Pergola Build - Part 1

Back in the fall of 2015 we bought a "demo" pergola from a lumber company.  They had built a pergola to show off a pretty awesome pergola. They were moving locations and didn't want to move it to the new facility.  I believe that the owner said it was close to $5000 worth of lumber and he sold it to us for $500.  It was a great deal and the only thing we had to do is take it apart.   

So one Saturday, my brother and I went over and disassembled it.  It was a monster.  It had 2 large cedar beams that measured 6" thick by  14" wide by 252" long (21 feet). They must weigh about 500lbs each.   The nice part about taking it down is that they had a forklift and used it to lift the large beams to the ground.  It was a HUGE help. It was all screwed together and we made quick progress of taking it apart. I believe we had it all disassembled in 2 hours. They delivered it to our house for free and we moved it to the backyard and covered it up for the winter. 

Once it warmed up, I started to layout the foundations and then dug them to code.  I went deeper and wider than what code specified as I knew there would be a lot of weight on the four 6x6 post. Over the course of 2 weeks, I slowly dug out four concrete foundations and then installed the 6x6 posts by anchoring them with large bolts to the concrete pillars.  I used a water level to cut each post to the same height. 

Once the post where in place, I started drafting plans for how I was going to lift the large beams into place. I didn't have a forklift and needed to engineer a lifting mechanism.  I decided to use three 2x4x16' and shape them into a tripod. I built two of these tripods. I purchased large lifting straps and a two come-a-longs to help winch the beams into place.  We would move the tripod into place and then re-enforce the legs with cross supports.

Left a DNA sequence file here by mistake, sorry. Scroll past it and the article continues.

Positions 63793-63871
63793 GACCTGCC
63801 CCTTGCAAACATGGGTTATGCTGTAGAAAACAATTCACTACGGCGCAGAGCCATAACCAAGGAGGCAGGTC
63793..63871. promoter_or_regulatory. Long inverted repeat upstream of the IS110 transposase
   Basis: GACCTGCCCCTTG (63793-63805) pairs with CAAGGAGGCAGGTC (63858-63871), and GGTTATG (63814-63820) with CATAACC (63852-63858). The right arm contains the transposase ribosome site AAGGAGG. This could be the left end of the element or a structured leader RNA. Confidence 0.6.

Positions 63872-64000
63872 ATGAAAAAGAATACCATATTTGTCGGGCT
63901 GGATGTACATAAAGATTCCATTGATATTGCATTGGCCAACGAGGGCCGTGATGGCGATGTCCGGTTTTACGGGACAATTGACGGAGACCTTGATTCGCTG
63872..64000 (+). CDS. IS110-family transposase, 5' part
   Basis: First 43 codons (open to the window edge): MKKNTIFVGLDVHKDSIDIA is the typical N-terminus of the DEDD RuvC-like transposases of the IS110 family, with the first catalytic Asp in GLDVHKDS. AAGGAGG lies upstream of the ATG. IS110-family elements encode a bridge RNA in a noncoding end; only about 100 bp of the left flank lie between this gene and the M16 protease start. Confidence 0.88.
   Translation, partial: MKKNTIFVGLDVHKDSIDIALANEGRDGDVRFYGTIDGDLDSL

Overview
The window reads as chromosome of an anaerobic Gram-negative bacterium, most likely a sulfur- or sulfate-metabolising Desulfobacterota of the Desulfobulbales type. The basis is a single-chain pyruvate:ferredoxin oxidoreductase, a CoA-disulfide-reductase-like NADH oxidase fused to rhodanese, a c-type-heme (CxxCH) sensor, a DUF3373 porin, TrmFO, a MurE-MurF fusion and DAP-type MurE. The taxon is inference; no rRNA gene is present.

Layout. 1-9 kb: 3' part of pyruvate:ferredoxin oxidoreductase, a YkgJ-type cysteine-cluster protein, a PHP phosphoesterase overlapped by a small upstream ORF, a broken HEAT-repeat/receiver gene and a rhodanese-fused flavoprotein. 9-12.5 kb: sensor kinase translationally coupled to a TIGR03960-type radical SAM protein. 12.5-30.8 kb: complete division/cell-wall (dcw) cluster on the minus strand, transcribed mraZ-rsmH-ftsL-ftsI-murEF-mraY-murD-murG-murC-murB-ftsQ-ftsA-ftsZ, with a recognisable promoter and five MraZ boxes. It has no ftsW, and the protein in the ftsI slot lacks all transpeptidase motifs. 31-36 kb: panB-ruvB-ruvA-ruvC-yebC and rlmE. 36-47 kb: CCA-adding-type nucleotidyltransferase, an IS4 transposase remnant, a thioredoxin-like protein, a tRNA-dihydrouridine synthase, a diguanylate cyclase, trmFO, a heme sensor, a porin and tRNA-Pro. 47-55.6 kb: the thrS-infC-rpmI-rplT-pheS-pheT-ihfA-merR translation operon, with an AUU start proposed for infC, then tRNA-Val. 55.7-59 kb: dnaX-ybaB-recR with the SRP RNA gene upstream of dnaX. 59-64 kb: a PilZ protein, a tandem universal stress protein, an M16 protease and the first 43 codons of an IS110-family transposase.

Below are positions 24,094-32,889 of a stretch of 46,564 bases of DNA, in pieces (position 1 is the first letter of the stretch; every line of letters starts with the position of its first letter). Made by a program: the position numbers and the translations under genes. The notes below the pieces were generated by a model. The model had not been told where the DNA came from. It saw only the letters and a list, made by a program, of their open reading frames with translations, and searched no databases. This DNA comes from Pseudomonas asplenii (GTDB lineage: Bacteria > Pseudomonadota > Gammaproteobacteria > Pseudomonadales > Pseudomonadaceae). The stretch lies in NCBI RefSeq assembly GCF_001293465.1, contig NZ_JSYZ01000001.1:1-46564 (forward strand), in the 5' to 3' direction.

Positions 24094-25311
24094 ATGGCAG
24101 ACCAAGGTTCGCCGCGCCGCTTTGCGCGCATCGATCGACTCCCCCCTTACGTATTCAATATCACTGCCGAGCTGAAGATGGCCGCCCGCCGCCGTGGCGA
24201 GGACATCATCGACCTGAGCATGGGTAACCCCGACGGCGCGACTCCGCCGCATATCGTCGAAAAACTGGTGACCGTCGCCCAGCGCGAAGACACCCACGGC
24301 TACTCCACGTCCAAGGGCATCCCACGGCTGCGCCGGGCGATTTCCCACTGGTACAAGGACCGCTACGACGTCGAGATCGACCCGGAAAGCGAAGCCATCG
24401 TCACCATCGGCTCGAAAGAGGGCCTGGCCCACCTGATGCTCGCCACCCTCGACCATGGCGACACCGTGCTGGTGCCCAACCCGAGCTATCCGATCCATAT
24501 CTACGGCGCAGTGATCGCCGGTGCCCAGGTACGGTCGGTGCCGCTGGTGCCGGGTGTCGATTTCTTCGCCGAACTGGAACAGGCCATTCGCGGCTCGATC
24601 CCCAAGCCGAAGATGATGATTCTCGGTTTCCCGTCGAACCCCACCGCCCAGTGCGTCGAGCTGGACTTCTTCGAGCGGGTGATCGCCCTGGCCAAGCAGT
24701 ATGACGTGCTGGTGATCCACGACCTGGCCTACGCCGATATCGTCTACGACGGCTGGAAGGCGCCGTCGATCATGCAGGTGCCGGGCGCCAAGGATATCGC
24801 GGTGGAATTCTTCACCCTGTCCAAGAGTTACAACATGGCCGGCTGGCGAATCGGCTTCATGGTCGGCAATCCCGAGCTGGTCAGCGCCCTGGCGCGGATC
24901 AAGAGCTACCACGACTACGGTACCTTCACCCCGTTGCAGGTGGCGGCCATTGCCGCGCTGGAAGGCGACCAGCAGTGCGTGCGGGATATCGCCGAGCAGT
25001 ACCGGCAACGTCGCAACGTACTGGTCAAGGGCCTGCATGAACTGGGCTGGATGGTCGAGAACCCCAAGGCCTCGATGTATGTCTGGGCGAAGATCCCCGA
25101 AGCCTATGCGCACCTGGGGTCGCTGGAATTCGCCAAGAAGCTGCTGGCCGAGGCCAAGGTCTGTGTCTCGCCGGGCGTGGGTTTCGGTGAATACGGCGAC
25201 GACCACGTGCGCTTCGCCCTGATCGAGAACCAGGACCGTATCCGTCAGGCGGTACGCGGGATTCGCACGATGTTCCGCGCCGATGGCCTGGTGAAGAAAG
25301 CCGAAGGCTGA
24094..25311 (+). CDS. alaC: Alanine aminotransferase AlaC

On lifting day we moved the beams into position and placed the tripod around them. The cable was hooked to the lifting strap and it was wrapped around each side of the beam.  We then lifted the beams about a foot off the ground to check how the tripod was holding up. They didn't budge. I expected some flex in the 2x4s but all the bracing we put on it kept it solid.   So we began the crank at a time (keeping it level) from both ends of the beams. We lifted the beams above the 6x6 and then lowered it into position.  It was easy.. all my planning paid off.  It took us close to 3 hours to do both beams.  They were much easier to lift than I was expecting and the best part is that it was done safely and no one got hurt.   

All that was left was to temporarily support the beams. I decided to use the 2x4s from the tripod to support the beams. I didn't think the beams would really move much as they were all fastened at the tops of the post..but I didn't want it to move around until I added the internal infrastructure.   Part 1 is complete.